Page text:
Antigone by Sophocles (trans. David Greene)

(Originally read and wrote this post on September 29, 2008)

“The Time in which I must please those that are dead is longer than I must please those of this world. For there I shall lie forever. You, if you like, can cast dishonor on what the gods have honored.” – Antigone.

Antigone holds a special place in my heart as my favorite play by Sophocles. In the play, Antigone defies her uncle, King Creon’s orders to leave her brother unburied, on pains of death. Creon’s stubborn adherence to authority in order to look like a strong king leads to his undoing. The play deals with a number of interesting issues such as the struggle between secular and divine law, a sister’s duty to her family versus a citizen’s duty to the Polis (community), the problems that arise from the tyrannical rule of one man versus the will of the people, and Antigone’s “feminist” rebellion against patriarchal authority.

I personally think this story which loosely continues the Oedipus drama (although written earlier than Oedipus at Colonus) embodies the very definition of the word tragedy; far be it for me to disagree with Aristotle, but I think this play embodies what tragedy should be even more than Oedipus Rex, coming close to perfection with how smooth the themes, plot, and characters intertwine. Still, I think the real draw of the play is how modern some of themes and issues feel compared to other Greek tragedies.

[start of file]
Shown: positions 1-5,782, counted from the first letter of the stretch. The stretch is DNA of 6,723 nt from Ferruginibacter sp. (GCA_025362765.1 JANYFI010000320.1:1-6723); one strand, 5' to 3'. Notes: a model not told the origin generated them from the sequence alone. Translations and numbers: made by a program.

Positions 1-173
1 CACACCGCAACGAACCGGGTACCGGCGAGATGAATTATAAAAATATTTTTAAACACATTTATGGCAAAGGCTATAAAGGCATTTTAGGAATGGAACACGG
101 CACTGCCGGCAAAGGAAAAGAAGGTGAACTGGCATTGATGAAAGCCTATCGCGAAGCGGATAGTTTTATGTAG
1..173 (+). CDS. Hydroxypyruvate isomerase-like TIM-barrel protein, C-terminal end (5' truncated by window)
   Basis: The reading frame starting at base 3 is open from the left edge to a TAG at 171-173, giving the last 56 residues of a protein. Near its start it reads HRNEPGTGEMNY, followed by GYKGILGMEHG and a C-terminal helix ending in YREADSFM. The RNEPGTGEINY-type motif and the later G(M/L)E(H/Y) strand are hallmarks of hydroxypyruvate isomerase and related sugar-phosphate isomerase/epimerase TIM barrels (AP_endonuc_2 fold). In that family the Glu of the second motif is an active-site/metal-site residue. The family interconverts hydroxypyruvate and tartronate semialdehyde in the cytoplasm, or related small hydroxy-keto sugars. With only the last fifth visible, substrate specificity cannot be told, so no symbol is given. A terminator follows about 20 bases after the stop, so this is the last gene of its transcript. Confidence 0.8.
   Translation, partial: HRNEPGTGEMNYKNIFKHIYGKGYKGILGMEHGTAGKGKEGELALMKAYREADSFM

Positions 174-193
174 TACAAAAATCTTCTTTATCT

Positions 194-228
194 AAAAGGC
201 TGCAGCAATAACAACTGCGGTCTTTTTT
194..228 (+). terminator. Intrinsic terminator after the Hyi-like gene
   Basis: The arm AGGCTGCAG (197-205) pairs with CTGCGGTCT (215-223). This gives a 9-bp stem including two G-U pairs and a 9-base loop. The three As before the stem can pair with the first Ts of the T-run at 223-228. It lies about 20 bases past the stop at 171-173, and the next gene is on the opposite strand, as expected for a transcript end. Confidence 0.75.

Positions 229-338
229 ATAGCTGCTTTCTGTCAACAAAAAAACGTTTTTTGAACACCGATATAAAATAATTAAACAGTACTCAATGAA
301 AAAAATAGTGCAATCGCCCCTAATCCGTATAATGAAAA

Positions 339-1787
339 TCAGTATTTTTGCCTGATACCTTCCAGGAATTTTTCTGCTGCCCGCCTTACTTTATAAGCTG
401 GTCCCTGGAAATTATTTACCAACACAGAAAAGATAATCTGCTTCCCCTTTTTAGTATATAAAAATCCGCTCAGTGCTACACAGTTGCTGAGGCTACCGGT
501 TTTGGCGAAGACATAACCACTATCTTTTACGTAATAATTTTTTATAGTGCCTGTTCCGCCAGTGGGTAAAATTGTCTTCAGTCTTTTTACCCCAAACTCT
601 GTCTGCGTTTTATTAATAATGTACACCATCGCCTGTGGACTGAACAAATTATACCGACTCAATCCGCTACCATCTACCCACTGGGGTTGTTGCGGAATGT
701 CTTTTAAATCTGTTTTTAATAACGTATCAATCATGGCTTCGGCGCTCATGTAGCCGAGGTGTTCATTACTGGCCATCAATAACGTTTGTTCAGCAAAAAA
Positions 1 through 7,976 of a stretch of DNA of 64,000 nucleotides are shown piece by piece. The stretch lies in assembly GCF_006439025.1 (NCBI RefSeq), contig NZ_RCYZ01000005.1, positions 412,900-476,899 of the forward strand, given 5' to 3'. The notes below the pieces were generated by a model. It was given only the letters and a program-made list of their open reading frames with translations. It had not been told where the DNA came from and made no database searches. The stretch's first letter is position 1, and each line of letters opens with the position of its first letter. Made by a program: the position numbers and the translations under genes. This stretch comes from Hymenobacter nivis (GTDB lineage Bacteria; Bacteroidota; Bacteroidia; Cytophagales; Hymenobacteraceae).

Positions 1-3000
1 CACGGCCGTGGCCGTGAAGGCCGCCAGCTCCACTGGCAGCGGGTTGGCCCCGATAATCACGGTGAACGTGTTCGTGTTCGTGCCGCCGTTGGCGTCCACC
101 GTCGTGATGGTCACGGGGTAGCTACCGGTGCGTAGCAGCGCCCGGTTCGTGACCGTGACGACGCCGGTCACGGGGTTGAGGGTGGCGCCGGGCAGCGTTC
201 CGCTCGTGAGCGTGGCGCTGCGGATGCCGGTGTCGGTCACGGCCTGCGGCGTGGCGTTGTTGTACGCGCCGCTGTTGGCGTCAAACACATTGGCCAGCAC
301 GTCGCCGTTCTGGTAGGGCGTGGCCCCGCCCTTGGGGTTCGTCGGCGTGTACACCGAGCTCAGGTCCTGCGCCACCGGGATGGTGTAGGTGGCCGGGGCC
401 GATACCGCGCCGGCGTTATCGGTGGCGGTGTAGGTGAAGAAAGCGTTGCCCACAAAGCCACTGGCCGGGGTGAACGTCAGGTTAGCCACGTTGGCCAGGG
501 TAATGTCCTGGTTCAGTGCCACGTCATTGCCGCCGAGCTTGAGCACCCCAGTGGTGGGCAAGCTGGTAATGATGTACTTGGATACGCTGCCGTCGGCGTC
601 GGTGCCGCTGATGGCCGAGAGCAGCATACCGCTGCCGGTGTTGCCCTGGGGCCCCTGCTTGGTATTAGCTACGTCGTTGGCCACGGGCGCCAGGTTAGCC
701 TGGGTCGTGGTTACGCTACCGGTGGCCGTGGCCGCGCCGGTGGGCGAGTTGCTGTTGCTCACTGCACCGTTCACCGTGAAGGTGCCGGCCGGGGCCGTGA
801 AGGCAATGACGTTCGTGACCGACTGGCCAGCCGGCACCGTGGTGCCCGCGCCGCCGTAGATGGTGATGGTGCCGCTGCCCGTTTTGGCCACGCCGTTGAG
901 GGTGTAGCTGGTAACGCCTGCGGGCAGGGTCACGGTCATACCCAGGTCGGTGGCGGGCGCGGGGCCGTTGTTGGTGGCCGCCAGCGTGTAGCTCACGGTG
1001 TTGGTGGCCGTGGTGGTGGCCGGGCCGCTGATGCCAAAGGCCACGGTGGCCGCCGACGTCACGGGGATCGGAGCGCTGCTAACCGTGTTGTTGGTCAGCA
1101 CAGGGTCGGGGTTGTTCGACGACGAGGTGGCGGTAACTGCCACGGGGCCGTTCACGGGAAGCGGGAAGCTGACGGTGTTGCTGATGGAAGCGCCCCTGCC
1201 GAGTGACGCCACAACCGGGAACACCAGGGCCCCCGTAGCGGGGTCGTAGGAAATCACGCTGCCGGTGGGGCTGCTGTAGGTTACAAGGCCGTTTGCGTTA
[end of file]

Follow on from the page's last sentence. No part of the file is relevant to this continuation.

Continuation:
I’ve met people like Creon who let their own arrogance and megalomania destroy their relationships with their families, only to repeat the same mistakes over and over again as it slowly drains the happiness from their lives. If current religious affairs are any indications, a crisis still exists today for many within these groups between secular and divine law. The most interesting theme to me, of course, is Antigone’s central problem; should one honor their family at the expense of the community? If your brother tried to destroy the city you live in would you give them a proper burial with all the honors deserved of a close relative and loved one? Does one owe more respect towards one’s community or one’s relatives?

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